Facebook chat isn’t just for kids.
Remember Facebook now has 75M members (compared to 15M total US college students) – Facebook is about 50% business.
Sure, your teenaged kids use chat as a way of communicating with friends when they aren’t wearing out their thumbs on text messaging. Even major enterprises have instituted internal IMs as a communication tool.
But Facebook chat is a LOT more powerful than kids chatting, with a little creativity in its use. So how to make it work as an effective tool in your job search?
Facebook chat is like being at a networking event filled with thought leaders, industry experts, authors, and top industry recruiters…and you don’t even have to bring business cards. Look at it this way…would you like to be able to easily start conversations with industry leaders and recruiters in your industry? Could that help you to network and search for your next job?
Facebook chat itself is a breeze to use. With no installation, it sits on the right margin of your Facebook screen. All you have to do is set whether you are available or not for chats. But let’s back up a sec, because before you can make Facebook chat more than just a toy, you’ve got to do some prep first. But once you do, Facebook chat will be an important communications and personal branding tool.
In a job search, it’s critical to find who to chat with, and what to say. Sending an IM to your online chat available contacts saying “Got any Jobs?”, or “Need an IT Manager?” probably isn’t the most effective way to leverage your job search. Worse, that move will likely just annoy your intended audience, along with everyone else you’ve pinged.
The first trick to empower Facebook chat is building the right audience. As a job seeker, you’ll want an audience of business leaders, peers, authors, other job seekers, and headhunters in your industry or with your Subject Matter Expertise. If you can’t figure out where to find them, start with Facebook Groups. For help, refer to my article: Facebook Strategies – The power of Facebook Groups.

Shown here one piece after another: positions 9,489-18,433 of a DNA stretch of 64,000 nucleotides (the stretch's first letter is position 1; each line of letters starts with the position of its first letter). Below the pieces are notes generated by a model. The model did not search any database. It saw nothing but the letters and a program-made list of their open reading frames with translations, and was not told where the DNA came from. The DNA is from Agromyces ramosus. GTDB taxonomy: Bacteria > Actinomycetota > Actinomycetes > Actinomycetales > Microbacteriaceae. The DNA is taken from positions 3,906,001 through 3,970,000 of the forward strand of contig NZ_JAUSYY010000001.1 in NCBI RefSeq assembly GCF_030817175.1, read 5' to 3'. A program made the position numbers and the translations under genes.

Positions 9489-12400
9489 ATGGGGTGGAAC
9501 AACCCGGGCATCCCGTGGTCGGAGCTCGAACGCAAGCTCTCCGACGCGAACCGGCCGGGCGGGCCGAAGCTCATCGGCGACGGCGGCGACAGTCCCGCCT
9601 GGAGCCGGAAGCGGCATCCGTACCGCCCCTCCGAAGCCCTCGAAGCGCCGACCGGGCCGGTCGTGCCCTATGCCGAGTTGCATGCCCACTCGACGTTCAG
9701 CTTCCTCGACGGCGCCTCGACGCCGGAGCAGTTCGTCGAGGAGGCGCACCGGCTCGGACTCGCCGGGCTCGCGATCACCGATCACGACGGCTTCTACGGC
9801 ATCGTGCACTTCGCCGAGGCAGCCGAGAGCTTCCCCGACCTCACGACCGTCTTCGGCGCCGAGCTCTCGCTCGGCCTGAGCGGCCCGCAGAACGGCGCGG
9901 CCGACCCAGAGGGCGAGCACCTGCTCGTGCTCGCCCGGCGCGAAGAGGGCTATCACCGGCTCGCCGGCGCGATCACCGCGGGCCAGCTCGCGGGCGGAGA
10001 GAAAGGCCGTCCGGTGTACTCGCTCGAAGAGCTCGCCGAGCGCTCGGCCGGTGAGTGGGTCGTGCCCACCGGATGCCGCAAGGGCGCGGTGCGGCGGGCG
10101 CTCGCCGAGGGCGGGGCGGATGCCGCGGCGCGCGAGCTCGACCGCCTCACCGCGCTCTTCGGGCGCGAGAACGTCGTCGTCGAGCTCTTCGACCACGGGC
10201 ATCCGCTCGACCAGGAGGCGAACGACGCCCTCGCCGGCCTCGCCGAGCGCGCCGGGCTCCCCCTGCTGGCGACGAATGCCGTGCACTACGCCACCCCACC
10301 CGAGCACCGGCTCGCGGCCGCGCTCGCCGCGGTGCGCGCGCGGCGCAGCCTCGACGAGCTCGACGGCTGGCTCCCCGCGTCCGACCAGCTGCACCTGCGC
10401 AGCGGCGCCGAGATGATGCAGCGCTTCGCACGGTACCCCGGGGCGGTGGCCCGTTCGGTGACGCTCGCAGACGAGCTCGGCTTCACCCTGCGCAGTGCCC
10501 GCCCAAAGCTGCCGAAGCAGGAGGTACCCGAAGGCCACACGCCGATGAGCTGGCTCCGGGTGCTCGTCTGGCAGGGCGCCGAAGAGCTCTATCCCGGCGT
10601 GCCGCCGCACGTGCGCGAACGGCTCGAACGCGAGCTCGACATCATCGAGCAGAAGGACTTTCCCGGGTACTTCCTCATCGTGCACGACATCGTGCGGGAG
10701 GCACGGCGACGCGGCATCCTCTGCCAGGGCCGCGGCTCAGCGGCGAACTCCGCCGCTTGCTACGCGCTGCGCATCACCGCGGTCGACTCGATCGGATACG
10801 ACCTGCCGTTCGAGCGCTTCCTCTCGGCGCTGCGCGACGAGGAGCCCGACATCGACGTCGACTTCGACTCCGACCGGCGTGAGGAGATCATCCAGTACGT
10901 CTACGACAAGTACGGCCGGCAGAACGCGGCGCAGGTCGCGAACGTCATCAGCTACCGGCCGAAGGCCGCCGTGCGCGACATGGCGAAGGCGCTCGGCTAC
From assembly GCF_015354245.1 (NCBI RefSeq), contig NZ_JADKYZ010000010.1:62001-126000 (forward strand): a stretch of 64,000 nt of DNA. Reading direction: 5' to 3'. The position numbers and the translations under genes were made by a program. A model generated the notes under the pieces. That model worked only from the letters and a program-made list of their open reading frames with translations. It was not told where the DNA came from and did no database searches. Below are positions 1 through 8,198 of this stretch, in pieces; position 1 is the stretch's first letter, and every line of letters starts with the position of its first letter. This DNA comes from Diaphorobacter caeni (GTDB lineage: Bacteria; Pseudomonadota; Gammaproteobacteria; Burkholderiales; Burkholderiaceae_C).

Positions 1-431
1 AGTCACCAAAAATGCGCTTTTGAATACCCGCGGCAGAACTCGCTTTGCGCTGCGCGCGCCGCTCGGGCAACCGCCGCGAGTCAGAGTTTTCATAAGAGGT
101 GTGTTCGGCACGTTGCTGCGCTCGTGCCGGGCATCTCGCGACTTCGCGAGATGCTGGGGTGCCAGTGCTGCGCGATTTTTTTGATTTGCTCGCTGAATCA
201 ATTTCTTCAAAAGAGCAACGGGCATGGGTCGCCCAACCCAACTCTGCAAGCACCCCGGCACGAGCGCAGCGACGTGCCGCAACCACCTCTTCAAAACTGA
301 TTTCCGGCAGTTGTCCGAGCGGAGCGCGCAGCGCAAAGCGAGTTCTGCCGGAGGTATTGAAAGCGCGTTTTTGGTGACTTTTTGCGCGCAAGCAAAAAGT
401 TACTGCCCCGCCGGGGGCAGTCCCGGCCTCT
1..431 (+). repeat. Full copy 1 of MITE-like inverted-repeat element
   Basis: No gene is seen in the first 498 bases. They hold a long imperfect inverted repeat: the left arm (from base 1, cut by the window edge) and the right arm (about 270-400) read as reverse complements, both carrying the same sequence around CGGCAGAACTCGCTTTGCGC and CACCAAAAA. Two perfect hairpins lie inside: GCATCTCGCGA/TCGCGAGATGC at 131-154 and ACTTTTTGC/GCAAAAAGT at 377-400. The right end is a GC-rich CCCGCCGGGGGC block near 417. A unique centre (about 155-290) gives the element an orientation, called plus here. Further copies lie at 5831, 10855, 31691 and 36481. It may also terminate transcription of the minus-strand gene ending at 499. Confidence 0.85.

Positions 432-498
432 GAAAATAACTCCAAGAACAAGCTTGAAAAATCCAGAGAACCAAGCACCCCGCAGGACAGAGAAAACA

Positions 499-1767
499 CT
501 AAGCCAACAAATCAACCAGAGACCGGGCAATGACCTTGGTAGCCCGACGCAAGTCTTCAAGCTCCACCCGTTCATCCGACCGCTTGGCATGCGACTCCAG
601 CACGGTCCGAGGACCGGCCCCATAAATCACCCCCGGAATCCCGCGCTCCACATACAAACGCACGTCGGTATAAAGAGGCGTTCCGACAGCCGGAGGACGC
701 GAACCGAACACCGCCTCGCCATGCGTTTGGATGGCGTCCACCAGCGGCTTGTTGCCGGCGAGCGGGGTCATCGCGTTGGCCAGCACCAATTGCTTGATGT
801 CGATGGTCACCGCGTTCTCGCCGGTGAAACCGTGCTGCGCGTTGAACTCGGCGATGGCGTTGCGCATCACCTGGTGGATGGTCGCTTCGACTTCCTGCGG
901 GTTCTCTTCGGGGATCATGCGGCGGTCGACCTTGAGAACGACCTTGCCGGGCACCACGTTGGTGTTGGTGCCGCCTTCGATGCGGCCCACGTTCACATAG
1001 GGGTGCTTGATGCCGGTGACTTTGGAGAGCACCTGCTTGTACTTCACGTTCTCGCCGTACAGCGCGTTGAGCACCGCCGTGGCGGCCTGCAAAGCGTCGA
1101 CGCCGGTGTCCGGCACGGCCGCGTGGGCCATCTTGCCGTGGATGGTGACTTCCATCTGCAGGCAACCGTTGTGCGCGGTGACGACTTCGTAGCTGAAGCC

Once you’ve started a network of industry experts, find out who they are networked with. Either ask for an invitation, or just invite directly with a personalized note. If your search is geographically based, choose experts from all over, but connect mainly to the experts’ contacts in your region.
So how do you IM someone without annoying them? I find that starting a conversation that is focused on helping the other person, is a great icebreaker. IM with a link to an article, saying you thought it might help them. If you’re IMing a blogger, comment on a recent post, ask what they think about industry developments. Make the conversation about ANYTHING other than your job search.
At the end of your chat, do a “Columbo” (remember that old show?). When you’re saying goodbye, say “I almost forgot”, “By the way”, or “one Last thing”….”I’m looking for a career change in this field…do you have any advice?…who would be a good person to talk to?…what would you do in this situation?” If the chat ends too soon, but you’ve established some Chat rapport, send this in a Facebook email, after thanking for the chat and their insights.
If you’re asked for a resume, make sure yours is online, so you can send a link through Chat. Better yet, send a link to your ResuBlog that contains your own industry insight, as well as your resume.
To sum up….Facebook chat is a power rapport building tool, but not a resume spamming tool. With the right preparation, right audience, and polite messaging, Facebook Chat can leverage and accelerate your job search.
If you’d like more information, a free 30 minute resume consultation, or some advice about your career transition, just email your resume to reCareered at email@example.com, and we’ll schedule a time to talk.
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